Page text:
Twenty-three people have been killed and dozens hurt in a head-on collision involving two passenger trains in southern Italy, officials say.
The two trains were on a single-track line at the time of the crash, between the coastal towns of Bari and Barletta.
The emergency services have been trying to free passengers from the shattered carriages, near the town of Andria.
One of those pulled from the wreckage was a small child, who was airlifted to hospital.
The local authorities have appealed for blood donors to come forward.
It was unclear what led to the collision, which happened in good weather at 11:30 local time (09:30 GMT) in the southern region of Puglia.
A local prosecutor in nearby Trani said it was too early to speculate on the cause, although human error was likely to have been a factor.
Italian reports said one of the trains had come from Andria, and the other from Corato, a short distance to the south-east. Both were travelling at high speed.
“Surely one of the two trains shouldn’t have been there. And surely there was an error. We need to determine the cause of the error,” Commander Giancarlo Conticchio from the railway police said.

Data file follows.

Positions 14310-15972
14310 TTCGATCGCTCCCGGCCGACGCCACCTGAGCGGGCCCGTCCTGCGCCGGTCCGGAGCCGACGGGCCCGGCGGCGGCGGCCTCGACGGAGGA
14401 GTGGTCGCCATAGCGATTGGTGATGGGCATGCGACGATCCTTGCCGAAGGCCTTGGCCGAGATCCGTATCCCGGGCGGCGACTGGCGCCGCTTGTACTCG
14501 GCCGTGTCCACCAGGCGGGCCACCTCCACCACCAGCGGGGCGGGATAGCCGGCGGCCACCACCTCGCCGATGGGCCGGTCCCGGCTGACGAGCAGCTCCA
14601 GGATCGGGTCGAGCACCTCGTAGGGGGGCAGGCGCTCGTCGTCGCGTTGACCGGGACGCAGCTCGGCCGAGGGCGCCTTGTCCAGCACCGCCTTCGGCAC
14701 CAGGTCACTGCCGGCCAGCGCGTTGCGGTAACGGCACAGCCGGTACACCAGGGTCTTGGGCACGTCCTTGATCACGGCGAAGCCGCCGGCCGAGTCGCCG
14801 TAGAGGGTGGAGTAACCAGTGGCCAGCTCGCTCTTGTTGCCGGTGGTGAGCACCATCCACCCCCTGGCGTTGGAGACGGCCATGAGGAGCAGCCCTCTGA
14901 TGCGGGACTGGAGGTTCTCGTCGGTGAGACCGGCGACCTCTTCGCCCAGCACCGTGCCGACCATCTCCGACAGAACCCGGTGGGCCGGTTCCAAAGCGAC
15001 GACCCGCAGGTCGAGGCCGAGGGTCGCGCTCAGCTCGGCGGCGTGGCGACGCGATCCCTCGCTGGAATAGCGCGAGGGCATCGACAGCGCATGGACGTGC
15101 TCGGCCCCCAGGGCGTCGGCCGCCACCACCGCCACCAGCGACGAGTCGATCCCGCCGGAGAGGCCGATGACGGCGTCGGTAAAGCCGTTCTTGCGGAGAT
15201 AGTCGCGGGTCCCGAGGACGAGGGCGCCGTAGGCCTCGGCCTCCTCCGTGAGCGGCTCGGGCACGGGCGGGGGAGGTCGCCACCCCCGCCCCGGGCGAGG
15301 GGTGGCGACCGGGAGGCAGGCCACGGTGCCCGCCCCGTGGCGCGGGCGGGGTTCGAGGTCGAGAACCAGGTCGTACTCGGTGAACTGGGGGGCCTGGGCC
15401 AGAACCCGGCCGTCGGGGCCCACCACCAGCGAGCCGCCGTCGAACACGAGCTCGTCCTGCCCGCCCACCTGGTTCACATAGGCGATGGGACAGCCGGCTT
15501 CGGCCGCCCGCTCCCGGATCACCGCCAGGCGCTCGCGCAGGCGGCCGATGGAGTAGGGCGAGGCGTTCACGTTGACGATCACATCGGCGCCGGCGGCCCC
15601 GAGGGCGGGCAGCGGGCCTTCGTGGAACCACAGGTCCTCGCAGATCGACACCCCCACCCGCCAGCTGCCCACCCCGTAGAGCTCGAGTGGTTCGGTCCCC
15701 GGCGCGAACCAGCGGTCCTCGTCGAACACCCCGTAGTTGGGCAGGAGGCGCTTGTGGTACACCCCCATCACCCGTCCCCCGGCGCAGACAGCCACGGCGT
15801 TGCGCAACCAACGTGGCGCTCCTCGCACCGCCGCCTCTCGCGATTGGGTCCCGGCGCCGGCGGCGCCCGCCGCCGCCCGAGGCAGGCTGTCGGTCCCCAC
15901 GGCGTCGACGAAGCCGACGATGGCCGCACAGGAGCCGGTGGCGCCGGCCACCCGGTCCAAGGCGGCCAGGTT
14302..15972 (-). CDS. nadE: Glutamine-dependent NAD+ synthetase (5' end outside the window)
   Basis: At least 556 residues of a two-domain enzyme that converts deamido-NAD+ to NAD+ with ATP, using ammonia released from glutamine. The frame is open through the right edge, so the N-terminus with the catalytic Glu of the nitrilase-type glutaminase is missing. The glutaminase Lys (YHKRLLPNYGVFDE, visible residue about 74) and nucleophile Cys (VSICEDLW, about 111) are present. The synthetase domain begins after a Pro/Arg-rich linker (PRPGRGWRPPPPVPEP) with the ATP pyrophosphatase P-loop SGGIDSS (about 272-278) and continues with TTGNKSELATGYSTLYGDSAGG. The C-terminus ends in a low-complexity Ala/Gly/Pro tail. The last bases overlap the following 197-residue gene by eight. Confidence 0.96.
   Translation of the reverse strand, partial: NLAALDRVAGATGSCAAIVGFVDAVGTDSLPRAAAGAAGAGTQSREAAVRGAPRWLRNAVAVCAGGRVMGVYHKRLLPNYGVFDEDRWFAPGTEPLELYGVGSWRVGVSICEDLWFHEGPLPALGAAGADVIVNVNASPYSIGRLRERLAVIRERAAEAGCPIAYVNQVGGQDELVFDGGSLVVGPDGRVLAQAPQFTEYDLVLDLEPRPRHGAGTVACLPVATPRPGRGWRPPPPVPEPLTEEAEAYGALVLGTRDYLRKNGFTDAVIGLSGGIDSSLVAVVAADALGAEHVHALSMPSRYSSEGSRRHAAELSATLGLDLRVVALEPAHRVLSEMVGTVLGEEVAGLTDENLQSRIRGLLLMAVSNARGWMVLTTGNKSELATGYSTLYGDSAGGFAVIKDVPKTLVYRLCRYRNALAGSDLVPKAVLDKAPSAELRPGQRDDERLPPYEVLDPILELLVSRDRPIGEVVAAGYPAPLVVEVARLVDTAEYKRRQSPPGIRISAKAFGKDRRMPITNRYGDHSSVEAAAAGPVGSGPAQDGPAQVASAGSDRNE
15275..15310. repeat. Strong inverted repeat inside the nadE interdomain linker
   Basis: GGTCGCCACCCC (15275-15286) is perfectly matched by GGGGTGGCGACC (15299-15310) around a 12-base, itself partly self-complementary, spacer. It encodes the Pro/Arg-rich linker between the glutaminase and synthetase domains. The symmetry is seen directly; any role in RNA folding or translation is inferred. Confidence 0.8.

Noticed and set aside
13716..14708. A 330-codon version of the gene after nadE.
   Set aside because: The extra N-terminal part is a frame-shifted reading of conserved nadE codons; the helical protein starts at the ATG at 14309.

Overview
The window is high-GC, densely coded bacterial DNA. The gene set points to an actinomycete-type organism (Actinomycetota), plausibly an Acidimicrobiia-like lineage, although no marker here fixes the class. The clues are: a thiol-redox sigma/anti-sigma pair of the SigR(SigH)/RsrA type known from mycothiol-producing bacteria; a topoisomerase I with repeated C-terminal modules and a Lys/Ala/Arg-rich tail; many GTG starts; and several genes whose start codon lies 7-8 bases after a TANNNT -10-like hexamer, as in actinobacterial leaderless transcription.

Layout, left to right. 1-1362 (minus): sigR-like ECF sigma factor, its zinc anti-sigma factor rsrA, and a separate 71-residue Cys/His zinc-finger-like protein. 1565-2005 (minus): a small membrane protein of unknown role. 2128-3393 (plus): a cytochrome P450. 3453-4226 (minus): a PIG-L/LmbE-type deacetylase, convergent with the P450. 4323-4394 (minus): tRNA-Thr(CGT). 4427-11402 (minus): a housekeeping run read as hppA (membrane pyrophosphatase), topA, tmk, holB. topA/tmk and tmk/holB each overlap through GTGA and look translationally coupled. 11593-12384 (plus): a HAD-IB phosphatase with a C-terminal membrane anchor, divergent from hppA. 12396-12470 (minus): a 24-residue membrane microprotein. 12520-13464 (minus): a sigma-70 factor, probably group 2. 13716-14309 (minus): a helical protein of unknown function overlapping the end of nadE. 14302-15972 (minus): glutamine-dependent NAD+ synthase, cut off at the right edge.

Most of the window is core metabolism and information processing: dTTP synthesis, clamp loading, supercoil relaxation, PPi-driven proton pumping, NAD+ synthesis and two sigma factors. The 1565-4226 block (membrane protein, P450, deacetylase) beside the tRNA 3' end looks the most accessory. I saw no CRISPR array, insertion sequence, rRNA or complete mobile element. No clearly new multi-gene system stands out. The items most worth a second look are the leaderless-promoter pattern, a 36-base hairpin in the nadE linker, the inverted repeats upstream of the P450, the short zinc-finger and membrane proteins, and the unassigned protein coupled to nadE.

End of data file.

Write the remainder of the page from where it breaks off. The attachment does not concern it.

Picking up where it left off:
‘Worst scene of my life’
Both trains had four carriages and images from the fire service showed wreckage strewn across a large area. Some of the carriages were so badly damaged there was little left but debris.
Corato Mayor Massimo Mazzilli said the damage was so extensive it was as if a plane had crashed.
“I saw dead people, others who were begging for help, people crying. The worst scene of my life,” one policeman told journalists.
Rescuers set up a field hospital at the scene to help care for the large number of wounded passengers.
“The situation is dramatic,” Antonio Nunziante, from the local civil defence, told Ansa news agency.
In total, about 200 were involved in the rescue operation, working in temperatures up to 104F.
Prime Minister Matteo Renzi interrupted a trip to Milan and returned to Rome, after ordering an investigation into the crash.
“I want to express my condolences to the families and I have ordered, with no holding-back, [an inquiry] to find who is responsible,” he said.
“I think we must have absolute clarity on this. We will not stop until we understand what happened.”
Pope Francis has also sent condolences. In a telegram to the archbishop of Bari, Monsignor Fracnesco Cacucci, he said he was mourning those who died and praying for the injured to recover quickly.
Transport Minister Graziano Delrio was at the scene with ministry inspectors and local prosecutors to survey the wreckage.
The line, managed by Ferrotramviaria, is used by thousands of people daily on about 200 trains. Work is under way to make it a double-track line.